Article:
Inventory is often the endpoint in a long supply chain between producers and sellers. Businesses establish partnerships and relationships which form complex maps for buying and selling. After production, a product travels to a supplier, distribution center, or transporter before reaching a business. Following that, the items enter an inventory.
Products in the inventory are sometimes in a critical state. Circumstances like demand fluctuations, natural disasters, and external conditions affect inventory needs.
How can a business prepare for constant changes in the necessity and availability of products? A well-managed inventory separates adequate preparation from a failure to supply.
This article contains some strategies for inventory management for businesses of all sizes. Following these procedures will help any team prepare for unforeseen circumstances, skillfully address consumer demand, and reap the most benefits from a supply chain arrangement.
Create and Maintain a Safety Stock
One of the best tactics for inventory management is to amass and maintain a safety stock. As the name implies, safety stock is a portion of reserve inventory to deplete under unprecedented circumstances.
Consider a viral trend that leads to the popularity of a certain food. Once standard supplies deplete, businesses can tap into a safety stock for that item to alleviate the pressures of high demand. After the trend dies down, managers can regrow the emergency supply in preparation for the next unexpected event.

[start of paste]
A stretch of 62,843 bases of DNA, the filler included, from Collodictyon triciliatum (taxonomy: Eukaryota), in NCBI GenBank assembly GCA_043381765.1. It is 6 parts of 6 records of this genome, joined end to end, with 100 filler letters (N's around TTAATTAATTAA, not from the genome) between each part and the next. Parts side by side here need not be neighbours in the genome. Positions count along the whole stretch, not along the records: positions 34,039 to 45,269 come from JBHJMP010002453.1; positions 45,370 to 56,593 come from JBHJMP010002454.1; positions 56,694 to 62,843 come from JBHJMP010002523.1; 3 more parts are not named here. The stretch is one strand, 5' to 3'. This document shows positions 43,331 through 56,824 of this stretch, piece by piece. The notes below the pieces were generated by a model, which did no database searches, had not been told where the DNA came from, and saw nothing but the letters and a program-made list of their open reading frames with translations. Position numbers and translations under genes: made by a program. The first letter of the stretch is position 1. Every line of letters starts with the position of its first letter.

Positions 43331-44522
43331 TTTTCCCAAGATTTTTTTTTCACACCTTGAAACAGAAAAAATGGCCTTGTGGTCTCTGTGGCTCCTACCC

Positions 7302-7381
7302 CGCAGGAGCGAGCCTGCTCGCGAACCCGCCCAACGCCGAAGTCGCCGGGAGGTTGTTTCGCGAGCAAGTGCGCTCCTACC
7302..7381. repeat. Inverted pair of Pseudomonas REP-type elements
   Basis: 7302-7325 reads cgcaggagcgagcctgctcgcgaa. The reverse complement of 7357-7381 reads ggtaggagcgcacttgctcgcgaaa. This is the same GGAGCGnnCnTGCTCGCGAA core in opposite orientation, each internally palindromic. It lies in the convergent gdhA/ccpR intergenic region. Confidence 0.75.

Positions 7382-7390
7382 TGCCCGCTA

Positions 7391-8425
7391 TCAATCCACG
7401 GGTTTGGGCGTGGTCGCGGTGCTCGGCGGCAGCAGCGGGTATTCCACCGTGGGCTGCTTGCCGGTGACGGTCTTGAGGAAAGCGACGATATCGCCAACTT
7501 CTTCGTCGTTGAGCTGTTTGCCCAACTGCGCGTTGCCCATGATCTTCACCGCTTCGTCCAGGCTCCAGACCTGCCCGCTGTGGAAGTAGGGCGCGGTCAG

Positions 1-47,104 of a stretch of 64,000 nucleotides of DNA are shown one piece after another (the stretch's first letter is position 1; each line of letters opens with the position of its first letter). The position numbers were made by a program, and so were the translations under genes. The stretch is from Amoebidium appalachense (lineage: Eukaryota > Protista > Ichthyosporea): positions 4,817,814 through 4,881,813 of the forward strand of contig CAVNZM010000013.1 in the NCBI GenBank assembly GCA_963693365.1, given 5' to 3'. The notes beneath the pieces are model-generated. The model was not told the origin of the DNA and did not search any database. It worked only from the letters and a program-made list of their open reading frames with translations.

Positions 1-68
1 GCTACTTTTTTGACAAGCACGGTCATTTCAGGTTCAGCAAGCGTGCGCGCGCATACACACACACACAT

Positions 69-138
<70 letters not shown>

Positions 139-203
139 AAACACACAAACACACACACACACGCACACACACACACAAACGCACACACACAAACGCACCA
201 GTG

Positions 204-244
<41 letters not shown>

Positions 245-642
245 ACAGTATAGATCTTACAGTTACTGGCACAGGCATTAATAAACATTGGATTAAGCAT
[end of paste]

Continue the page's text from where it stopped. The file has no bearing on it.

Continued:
Maintaining a safety stock involves knowing when the time is right to regrow the inventory. While nobody can predict the future, the following strategy will reliably calculate the best times to do it.
Learn and Chart Consumer Demand
While tracking consumer demand won’t help a business avoid the unexpected, it will certainly help it feel better prepared. Depending on the product, popularity can be either predictable or unpredictable, but some techniques work well in both cases.
For many products, the public interest corresponds to seasons, months, holidays, and more. For instance, a pharmaceutical company is far more likely to sell allergy medications at the beginning of spring than at other times. Knowing when demand will increase lets businesses chart a demand forecast.
Once a business is aware of its demand forecast, it becomes critical to plan ahead. Calculating daily usage allows overseers to plot how much of the product they will need when it is at its most popular. Remember to order with delays in mind while avoiding waste.
However, not all items are as clear-cut regarding demand cycles. In those situations, a business should chart its product popularity over time and search for potential patterns. That way, incoming spikes are predictable with relative certainty. Incorrect predictions are bound to happen, hence the importance of safety stock.
Knowing how demand will fluctuate is key for having the correct items in an inventory. Several supplier delays tend to occur during orders, so overseers must account for the downtime when buying in advance of demand spikes. If a business can predict shipping delays, it can recognize the best times for tapping into a safety stock.
Reducing Waste From Overstocking